It's morning in America, according to David Rubenstein, co-CEO of private equity titan Carlyle Group.
"The U.S. economy is in pretty good shape," he told CNBC
. "It will probably grow about 3 percent this year. Unemployment is under control. It's not quite as low as we'd like, but it's coming down."
GDP expanded 3.5 percent in the second quarter, and the unemployment rate dropped to a six-year low of 5.8 percent in October.
The election results also could be helpful, Rubenstein said.
"I think the best news we've seen recently is that congressional leaders and the president are saying maybe they'll work together. Now, that would actually help the economy. I think if we had less dysfunction in Washington, business people would invest more."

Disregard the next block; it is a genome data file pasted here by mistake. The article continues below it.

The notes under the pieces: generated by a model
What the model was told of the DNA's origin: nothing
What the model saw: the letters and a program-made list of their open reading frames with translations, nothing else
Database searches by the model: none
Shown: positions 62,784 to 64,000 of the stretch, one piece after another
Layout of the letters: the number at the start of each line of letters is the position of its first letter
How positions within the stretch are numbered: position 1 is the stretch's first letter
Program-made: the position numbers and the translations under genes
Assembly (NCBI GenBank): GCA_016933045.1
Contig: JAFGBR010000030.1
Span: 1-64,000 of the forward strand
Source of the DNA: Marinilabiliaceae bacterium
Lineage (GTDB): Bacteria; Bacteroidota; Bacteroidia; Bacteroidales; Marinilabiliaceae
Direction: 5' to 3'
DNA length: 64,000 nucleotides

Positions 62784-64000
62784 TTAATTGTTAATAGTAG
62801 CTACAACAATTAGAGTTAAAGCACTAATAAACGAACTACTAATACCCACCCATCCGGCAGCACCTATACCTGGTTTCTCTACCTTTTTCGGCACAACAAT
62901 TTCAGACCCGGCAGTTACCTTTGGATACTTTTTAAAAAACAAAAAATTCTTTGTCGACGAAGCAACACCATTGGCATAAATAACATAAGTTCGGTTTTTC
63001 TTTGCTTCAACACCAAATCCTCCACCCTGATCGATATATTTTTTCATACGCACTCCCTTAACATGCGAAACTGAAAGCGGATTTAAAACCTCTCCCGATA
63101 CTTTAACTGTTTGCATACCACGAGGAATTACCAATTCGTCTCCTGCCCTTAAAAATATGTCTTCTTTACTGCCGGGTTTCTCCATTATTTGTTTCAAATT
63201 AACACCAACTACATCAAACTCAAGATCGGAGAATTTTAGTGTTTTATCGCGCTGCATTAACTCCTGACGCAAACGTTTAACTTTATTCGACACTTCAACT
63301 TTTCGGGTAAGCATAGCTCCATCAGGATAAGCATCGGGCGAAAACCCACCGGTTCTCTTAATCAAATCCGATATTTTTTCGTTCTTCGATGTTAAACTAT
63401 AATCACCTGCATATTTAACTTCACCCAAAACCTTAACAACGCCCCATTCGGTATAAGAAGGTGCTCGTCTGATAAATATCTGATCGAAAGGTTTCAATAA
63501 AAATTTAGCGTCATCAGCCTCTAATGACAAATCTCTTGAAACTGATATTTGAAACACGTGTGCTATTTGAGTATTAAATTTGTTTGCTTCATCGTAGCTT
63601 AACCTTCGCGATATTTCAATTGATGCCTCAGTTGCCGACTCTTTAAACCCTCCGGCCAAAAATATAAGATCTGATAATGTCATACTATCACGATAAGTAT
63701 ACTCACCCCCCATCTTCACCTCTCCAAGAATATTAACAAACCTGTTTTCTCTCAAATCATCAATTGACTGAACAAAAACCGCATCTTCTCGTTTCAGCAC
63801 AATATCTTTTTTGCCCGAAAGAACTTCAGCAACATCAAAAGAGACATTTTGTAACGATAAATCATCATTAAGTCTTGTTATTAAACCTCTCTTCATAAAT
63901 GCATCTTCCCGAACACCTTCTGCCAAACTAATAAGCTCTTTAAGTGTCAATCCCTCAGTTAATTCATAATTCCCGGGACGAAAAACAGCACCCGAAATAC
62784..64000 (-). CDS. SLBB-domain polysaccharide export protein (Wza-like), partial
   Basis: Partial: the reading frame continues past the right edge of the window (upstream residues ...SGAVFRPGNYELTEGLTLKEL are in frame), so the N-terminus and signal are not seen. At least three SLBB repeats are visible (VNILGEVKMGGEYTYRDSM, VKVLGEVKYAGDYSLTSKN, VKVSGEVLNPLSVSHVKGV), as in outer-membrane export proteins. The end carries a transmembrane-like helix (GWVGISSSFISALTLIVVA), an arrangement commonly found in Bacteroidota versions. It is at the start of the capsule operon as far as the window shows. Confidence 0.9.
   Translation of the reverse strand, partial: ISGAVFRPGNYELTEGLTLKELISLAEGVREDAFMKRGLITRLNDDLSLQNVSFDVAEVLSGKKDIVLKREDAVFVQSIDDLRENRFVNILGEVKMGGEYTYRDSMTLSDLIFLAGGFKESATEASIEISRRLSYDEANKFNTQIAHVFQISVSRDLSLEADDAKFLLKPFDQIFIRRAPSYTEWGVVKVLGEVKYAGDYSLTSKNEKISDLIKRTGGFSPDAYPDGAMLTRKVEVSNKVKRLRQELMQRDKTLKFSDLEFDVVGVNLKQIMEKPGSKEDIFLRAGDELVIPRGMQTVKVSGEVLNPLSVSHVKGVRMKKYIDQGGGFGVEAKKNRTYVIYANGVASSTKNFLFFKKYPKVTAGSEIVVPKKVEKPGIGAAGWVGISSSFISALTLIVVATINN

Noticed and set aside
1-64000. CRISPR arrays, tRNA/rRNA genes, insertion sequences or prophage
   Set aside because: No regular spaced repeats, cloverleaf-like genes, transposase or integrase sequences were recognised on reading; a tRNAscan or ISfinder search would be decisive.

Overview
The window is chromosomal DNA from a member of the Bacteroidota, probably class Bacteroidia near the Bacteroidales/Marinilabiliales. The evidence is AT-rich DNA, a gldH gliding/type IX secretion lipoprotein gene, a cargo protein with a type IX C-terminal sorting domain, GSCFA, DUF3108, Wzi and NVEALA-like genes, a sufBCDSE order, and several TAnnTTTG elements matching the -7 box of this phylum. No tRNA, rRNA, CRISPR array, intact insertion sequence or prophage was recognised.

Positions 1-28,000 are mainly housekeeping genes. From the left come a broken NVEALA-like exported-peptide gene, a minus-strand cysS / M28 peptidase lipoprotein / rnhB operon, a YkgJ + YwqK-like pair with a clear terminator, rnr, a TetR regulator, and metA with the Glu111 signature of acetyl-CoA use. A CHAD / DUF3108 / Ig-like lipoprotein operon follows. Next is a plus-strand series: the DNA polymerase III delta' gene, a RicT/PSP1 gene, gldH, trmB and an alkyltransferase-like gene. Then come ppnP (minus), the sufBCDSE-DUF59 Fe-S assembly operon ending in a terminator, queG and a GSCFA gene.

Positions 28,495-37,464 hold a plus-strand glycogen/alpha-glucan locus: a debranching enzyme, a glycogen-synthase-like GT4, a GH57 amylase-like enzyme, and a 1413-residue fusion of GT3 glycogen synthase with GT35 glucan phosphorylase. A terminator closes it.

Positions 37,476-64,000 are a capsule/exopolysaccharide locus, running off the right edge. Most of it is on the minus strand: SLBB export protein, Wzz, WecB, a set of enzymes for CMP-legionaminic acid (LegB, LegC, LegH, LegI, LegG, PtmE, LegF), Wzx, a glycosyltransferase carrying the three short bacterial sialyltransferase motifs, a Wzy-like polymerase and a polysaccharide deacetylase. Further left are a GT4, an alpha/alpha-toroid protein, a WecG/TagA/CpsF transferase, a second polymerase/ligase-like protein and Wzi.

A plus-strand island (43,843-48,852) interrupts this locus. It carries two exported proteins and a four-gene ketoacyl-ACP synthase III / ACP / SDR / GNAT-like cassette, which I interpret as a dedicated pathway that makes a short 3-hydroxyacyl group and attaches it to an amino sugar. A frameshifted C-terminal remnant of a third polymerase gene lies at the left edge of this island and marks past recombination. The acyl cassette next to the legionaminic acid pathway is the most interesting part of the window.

So is the United States the best place to invest? "By far, there's no place comparable," Rubenstein remarked.
Carlyle also is bullish on Europe and China. Asset prices are about 25 percent lower in the Europe than the United States, he noted. While China's economy is slowing down, it's still growing about 7.3 percent, Rubenstein added.
Many in the financial community reacted enthusiastically to Friday's U.S. October jobs report.
"Despite all the talk about the global economy, the U.S. domestic economy seems to be doing fairly well," John Silvia, chief economist at Wells Fargo, told Bloomberg
"You look at these employment numbers, and although wages are steady, the combination of job gains and steady wages means you’re going to see continued personal income and therefore consumer spending."
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